There are lots of reasons consumer camcorders and cameras have a range of prices starting around what you paid, a "mid range" of around $00 - $800 and a high end at around $1,200... then the prosumers up to about $3,000 and the pro cams up to about $20,000 and higher... "Video quality" is one of them...

BUT, lets start with your cameras and step through the process. With the subject under nice, bright, sunlight (not in a barn or covered ring, etc.) with the camera or camcorder set to capture video at the highest quality setting:
1) Is the playback in the camera or camcorder OK?
2) Connect the camera or camcorder to a TV. Is that playback acceptable to you? If yes, go to the next step. If no, then the camera/camcorder is not capable of capturing video quality to your requirement and needs to be replace with one that can meet your video quality requirements.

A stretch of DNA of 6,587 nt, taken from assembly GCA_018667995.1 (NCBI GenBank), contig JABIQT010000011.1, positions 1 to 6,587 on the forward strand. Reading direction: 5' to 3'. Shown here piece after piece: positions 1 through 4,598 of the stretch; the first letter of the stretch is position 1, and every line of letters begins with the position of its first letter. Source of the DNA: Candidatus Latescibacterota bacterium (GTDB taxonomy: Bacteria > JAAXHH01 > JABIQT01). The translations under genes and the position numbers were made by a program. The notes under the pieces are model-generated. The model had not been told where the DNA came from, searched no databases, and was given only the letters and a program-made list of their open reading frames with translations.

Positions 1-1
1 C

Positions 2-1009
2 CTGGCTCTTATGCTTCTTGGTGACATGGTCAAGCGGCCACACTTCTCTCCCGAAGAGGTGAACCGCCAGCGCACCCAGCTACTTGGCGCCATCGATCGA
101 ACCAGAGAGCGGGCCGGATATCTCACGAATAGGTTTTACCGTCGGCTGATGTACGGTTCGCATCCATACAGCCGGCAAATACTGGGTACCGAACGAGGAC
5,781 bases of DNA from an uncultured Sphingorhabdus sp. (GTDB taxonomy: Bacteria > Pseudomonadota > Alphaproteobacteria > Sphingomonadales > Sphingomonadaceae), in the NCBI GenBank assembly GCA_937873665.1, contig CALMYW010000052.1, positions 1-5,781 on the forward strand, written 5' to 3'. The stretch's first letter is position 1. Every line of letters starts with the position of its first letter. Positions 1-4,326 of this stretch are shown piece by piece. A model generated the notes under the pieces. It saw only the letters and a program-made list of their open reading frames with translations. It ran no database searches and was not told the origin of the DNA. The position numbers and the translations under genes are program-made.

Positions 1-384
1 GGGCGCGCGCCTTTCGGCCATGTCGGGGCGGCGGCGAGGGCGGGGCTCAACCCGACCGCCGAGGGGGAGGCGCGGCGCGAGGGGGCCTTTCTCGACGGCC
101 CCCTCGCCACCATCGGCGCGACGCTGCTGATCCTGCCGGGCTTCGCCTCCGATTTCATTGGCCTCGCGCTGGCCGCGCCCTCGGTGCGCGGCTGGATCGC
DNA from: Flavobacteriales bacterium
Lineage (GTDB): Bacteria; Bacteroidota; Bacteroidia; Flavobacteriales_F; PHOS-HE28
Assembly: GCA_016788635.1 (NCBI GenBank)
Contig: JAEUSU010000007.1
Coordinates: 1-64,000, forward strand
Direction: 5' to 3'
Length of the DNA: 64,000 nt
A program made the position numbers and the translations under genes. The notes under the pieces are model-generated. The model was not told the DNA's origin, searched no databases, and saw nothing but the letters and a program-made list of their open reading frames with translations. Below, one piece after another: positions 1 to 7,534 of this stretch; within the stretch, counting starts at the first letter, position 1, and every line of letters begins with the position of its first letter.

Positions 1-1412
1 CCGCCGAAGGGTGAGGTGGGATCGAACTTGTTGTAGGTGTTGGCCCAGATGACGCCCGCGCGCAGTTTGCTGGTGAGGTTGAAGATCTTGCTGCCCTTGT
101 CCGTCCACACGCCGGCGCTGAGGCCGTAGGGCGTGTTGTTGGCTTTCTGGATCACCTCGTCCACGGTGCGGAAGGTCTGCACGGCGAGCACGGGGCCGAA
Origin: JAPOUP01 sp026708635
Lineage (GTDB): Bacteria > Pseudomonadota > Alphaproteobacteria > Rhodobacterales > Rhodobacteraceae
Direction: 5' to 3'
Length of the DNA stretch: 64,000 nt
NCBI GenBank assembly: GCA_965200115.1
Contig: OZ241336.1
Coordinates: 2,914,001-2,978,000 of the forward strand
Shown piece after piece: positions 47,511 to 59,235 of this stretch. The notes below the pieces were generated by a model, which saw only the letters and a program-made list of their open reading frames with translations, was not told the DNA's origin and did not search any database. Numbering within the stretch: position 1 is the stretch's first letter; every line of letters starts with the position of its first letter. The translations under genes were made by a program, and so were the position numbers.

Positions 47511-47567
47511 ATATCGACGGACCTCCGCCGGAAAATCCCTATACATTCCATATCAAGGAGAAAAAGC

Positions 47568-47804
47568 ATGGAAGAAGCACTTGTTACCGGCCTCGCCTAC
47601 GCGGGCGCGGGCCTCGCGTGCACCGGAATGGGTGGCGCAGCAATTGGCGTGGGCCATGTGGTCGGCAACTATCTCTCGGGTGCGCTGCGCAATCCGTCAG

3) When you transfer the video to the computer, can you play that back without using any converter or transcoder - and how it *that* video quality?
4) To get the video into the editor, you convert. Using what? (I like MPEG StreamClip. If you are using MovieMaker, then trancode to low compression WMV files.)

Just so you know, I have a PowerShot SD1000. It captures the same files as the SD600. In a small window (on the camera or small YouTube window) it looks fine - but increase the size to fit a TV or full computer screen and the video is poor (blurry, not crisp). This is due to video compression. If you are expecting crisp and clear video in the full screen mode, you are probably looking at something more than the Canon FS series cams... I am hoping you can share what your video quality expectation is...

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thanks and a few more questions about video quality
by palominolvr / September 8, 2010 11:36 PM PDT
In reply to: If the video is